Sunday, March 29, 2009

Lecture 11: Globalisation, Kieren Boddy


Sorry about the length, when I finished writing the script for this, it was about 1,000 words!

Nevermind.
If you want the just of the answer, go to the last 4 minutes.

If you can not understand my accent or slurring, I will upload my script somewhere and repost it here.

1 comment:

Jess said...

Interesting response Kieren - well-thought out with frequent use of humor (images).

In response to your assertion that use of the term "victim" means "the west is bad". The question posed in the last lecture was "is there a tendency"...I think that is the key part of the question. Are there people who see the West as globalising giant and the East as globalised?

You make an interesting point about "the majority of Western countries were colonisers or descendents of colonisers....". Where would you put China in this equation? Also, how does the effect (which we're currently feeling) of the sub-prime mortgage crisis that originated in the US fit with globalisation?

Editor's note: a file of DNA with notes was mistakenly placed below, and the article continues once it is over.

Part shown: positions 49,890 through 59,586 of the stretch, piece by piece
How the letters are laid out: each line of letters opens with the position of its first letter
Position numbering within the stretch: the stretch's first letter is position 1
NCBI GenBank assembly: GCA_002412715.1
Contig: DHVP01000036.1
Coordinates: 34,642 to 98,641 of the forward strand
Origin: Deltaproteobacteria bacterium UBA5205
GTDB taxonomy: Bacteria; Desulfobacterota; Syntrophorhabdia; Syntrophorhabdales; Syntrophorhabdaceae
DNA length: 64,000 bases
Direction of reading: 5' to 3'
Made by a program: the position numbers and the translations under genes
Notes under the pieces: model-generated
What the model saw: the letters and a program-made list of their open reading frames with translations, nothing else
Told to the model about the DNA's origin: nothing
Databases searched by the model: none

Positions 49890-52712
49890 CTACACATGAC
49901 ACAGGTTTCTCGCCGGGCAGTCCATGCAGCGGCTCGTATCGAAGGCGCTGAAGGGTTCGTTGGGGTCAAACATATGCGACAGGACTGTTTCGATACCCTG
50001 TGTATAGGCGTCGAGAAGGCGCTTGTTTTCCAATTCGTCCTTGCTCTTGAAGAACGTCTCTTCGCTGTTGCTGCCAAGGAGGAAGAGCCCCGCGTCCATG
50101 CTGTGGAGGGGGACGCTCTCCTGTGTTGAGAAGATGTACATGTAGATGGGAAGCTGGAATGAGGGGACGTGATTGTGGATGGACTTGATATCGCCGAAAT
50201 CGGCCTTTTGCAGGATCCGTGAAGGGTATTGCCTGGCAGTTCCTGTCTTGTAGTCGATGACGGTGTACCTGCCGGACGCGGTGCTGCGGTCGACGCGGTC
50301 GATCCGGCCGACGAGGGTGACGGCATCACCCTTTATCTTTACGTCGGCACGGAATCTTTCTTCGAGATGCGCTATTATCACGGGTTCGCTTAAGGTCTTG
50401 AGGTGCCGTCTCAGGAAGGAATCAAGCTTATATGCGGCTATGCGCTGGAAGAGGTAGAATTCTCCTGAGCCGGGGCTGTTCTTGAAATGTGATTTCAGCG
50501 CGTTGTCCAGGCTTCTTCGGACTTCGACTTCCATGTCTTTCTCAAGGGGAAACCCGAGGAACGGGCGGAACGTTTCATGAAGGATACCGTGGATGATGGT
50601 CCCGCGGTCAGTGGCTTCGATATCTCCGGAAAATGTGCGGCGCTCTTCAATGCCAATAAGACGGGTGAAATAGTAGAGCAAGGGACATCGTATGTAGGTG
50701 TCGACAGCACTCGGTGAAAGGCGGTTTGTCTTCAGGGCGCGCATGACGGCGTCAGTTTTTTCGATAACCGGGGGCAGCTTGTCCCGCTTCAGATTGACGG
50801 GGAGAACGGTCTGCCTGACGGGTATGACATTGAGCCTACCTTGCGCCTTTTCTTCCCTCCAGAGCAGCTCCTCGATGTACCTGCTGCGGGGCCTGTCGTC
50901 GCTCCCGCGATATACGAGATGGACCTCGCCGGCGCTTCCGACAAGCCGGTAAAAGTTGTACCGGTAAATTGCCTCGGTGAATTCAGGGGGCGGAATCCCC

I would like you to explain a little more about how globalisation is *fundamentally* different from colonisation if globalisation can also exert responses about loss of culture, erosion of identity?

Have a look at this article on the Costs and Benefits of Globalisation which notes:

"The Costs of Globalisation are -

* The wages in the UK are high in global terms, and thus the UK is unable to compete in many sectors such as manufacture of consumer goods or other goods where the labour costs are a significant element of the price. Thus British workers are losing their jobs when companies move abroad or fail to compete.
* Open to risks outside of the control of the UK government , i.e. International capital flows and crisis."